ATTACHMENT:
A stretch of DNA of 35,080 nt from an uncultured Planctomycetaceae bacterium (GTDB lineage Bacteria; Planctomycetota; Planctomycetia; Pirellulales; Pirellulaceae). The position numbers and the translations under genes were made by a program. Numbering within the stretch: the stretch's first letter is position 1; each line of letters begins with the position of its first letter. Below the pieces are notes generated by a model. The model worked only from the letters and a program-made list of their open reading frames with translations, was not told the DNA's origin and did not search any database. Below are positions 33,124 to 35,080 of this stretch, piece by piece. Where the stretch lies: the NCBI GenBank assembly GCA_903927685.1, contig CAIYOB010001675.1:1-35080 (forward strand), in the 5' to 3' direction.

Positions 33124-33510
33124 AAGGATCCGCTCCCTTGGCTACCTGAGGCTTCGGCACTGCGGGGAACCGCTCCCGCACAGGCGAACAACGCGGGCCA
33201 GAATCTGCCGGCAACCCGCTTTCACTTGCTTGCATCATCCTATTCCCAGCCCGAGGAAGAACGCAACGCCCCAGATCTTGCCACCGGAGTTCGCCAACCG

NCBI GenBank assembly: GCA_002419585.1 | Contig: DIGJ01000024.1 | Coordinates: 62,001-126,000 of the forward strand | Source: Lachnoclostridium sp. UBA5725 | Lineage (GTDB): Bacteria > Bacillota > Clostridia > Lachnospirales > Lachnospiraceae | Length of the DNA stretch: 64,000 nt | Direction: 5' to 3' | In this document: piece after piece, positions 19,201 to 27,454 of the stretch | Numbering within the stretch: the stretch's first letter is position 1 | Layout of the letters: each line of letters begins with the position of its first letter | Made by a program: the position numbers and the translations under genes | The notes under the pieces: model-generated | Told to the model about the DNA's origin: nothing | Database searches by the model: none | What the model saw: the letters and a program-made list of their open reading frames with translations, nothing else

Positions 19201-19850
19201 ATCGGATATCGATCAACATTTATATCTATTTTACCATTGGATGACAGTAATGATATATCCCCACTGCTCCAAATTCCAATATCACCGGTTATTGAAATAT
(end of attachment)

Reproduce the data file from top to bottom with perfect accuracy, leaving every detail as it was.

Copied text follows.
A stretch of DNA of 35,080 nt from an uncultured Planctomycetaceae bacterium (GTDB lineage Bacteria; Planctomycetota; Planctomycetia; Pirellulales; Pirellulaceae). The position numbers and the translations under genes were made by a program. Numbering within the stretch: the stretch's first letter is position 1; each line of letters begins with the position of its first letter. Below the pieces are notes generated by a model. The model worked only from the letters and a program-made list of their open reading frames with translations, was not told the DNA's origin and did not search any database. Below are positions 33,124 to 35,080 of this stretch, piece by piece. Where the stretch lies: the NCBI GenBank assembly GCA_903927685.1, contig CAIYOB010001675.1:1-35080 (forward strand), in the 5' to 3' direction.

Positions 33124-33510
33124 AAGGATCCGCTCCCTTGGCTACCTGAGGCTTCGGCACTGCGGGGAACCGCTCCCGCACAGGCGAACAACGCGGGCCA
33201 GAATCTGCCGGCAACCCGCTTTCACTTGCTTGCATCATCCTATTCCCAGCCCGAGGAAGAACGCAACGCCCCAGATCTTGCCACCGGAGTTCGCCAACCG

NCBI GenBank assembly: GCA_002419585.1 | Contig: DIGJ01000024.1 | Coordinates: 62,001-126,000 of the forward strand | Source: Lachnoclostridium sp. UBA5725 | Lineage (GTDB): Bacteria > Bacillota > Clostridia > Lachnospirales > Lachnospiraceae | Length of the DNA stretch: 64,000 nt | Direction: 5' to 3' | In this document: piece after piece, positions 19,201 to 27,454 of the stretch | Numbering within the stretch: the stretch's first letter is position 1 | Layout of the letters: each line of letters begins with the position of its first letter | Made by a program: the position numbers and the translations under genes | The notes under the pieces: model-generated | Told to the model about the DNA's origin: nothing | Database searches by the model: none | What the model saw: the letters and a program-made list of their open reading frames with translations, nothing else

Positions 19201-19850
19201 ATCGGATATCGATCAACATTTATATCTATTTTACCATTGGATGACAGTAATGATATATCCCCACTGCTCCAAATTCCAATATCACCGGTTATTGAAATAT